J Dent Res 2023 Jun;102(6):616-625. Epub 2023 Mar 23 doi: 10.1177/00220345231154569. PMID: 36951356
Mack Wilson J, Bell C, Queck K, Scott K
J Vet Dent 2022 Dec;39(4):376-390. Epub 2022 Sep 15 doi: 10.1177/08987564221123419. PMID: 36113440
Maioli M, Gnoli M, Boarini M, Tremosini M, Zambrano A, Pedrini E, Mordenti M, Corsini S, D'Eufemia P, Versacci P, Celli M, Sangiorgi L
Eur J Hum Genet 2019 Jul;27(7):1090-1100. Epub 2019 Mar 18 doi: 10.1038/s41431-019-0373-x. PMID: 30886339Free PMC Article
de La Dure-Molla M, Philippe Fournier B, Berdal A
Eur J Hum Genet 2015 Apr;23(4):445-51. Epub 2014 Aug 13 doi: 10.1038/ejhg.2014.159. PMID: 25118030Free PMC Article
Huber MA
Oral Surg Oral Med Oral Pathol Oral Radiol Endod 2007 Mar;103(3):314-20. Epub 2007 Jan 12 doi: 10.1016/j.tripleo.2006.10.003. PMID: 17223585

Recent systematic reviews

Prado HV, Soares ECB, Carneiro NCR, Vilar ICO, Abreu LG, Borges-Oliveira AC
J Appl Oral Sci 2023;31:e20230040. Epub 2023 Sep 4 doi: 10.1590/1678-7757-2023-0040. PMID: 37672427Free PMC Article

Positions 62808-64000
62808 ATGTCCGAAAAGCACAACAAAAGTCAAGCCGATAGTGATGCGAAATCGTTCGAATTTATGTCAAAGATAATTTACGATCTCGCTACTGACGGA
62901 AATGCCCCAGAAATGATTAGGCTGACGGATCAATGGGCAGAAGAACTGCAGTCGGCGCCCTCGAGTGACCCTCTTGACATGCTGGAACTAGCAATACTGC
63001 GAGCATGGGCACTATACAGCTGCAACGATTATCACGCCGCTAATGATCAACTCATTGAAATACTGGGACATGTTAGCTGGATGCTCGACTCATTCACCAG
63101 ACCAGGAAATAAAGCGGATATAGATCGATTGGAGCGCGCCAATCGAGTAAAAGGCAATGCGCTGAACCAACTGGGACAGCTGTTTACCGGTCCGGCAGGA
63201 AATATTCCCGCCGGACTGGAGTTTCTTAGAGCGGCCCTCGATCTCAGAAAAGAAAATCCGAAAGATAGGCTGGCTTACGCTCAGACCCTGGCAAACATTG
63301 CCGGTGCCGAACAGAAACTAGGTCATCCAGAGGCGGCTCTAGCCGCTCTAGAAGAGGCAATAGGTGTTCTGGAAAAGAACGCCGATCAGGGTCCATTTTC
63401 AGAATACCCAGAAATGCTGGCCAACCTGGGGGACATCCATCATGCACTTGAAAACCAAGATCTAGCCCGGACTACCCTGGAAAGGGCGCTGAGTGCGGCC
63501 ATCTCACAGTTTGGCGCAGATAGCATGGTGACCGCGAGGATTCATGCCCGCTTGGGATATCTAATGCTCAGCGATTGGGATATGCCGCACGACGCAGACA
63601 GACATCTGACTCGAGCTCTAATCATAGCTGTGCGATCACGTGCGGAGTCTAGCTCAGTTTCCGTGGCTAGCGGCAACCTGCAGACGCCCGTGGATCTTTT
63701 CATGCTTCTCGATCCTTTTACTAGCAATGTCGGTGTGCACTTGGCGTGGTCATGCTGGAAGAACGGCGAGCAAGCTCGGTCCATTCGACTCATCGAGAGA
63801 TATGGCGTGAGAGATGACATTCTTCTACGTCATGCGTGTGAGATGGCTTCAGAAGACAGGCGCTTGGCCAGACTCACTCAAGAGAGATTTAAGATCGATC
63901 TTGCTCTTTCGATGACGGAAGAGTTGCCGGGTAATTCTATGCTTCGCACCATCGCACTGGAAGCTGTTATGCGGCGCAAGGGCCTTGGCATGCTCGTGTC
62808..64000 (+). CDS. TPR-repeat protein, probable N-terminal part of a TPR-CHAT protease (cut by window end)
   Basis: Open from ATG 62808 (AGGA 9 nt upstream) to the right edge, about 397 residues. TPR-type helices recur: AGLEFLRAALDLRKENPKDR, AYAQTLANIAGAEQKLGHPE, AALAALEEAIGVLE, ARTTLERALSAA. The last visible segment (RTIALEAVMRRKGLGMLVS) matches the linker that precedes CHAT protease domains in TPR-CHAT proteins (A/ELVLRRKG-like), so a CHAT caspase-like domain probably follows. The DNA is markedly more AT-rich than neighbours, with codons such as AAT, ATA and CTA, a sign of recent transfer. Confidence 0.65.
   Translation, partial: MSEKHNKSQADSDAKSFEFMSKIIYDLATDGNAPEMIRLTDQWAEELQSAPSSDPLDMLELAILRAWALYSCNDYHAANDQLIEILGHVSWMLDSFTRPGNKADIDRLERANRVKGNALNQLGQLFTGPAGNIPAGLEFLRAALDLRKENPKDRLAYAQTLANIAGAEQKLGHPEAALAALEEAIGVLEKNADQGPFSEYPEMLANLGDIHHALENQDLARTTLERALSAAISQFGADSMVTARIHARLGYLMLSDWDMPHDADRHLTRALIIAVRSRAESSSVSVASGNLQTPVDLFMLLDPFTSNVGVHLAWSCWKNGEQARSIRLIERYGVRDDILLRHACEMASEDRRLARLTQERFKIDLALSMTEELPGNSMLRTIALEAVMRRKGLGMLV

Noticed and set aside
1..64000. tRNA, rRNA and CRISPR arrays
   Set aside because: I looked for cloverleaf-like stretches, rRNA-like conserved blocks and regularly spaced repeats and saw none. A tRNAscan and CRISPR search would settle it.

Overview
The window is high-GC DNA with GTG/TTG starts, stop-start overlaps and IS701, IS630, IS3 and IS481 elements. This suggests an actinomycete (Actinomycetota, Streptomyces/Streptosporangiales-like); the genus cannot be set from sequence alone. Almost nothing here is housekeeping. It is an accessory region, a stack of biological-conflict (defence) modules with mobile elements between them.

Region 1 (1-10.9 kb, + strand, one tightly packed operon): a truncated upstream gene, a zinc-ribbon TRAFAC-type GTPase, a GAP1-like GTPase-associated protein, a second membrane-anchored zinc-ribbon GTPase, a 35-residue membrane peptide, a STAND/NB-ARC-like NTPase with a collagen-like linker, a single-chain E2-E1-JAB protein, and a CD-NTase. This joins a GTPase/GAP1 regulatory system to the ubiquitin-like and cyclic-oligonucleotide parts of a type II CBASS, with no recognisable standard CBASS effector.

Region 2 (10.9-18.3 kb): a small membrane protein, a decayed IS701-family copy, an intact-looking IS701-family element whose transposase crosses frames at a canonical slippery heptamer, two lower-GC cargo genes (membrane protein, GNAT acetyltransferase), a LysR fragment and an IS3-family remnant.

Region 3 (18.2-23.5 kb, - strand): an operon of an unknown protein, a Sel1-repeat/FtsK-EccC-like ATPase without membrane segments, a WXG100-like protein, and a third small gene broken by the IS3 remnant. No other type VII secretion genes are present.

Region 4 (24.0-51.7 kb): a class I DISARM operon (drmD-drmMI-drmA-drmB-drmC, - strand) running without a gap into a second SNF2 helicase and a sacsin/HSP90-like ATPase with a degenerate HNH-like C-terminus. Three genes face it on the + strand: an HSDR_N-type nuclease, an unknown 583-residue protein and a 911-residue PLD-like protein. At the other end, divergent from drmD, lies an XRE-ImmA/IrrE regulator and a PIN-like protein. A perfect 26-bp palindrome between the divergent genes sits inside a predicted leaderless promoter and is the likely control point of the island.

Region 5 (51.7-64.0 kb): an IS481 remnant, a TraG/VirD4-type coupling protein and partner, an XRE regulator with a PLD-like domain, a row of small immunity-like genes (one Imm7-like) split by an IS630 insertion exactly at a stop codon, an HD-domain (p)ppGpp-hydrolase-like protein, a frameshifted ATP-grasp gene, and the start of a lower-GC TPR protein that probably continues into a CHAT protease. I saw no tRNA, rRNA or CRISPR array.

Mc Donald D, Mc Donnell T, Martin-Grace J, Mc Manus G, Crowley RK
Orphanet J Rare Dis 2023 Feb 22;18(1):36. doi: 10.1186/s13023-023-02643-3. PMID: 36814291Free PMC Article
Gug C, Caba L, Mozos I, Stoian D, Atasie D, Gug M, Gorduza EV
Gene 2020 May 30;741:144565. Epub 2020 Mar 10 doi: 10.1016/j.gene.2020.144565. PMID: 32165296
Kapferer-Seebacher I, Schnabl D, Zschocke J, Pope FM
Acta Derm Venereol 2020 Mar 25;100(7):adv00092. doi: 10.2340/00015555-3428. PMID: 32147746Free PMC Article

Supplemental Content

Table of contents

    Clinical resources

    Practice guidelines

    • PubMed
      See practice and clinical guidelines in PubMed. The search results may include broader topics and may not capture all published guidelines. See the FAQ for details.

    Recent activity

    Your browsing activity is empty.

    Activity recording is turned off.

    Turn recording back on

    See more...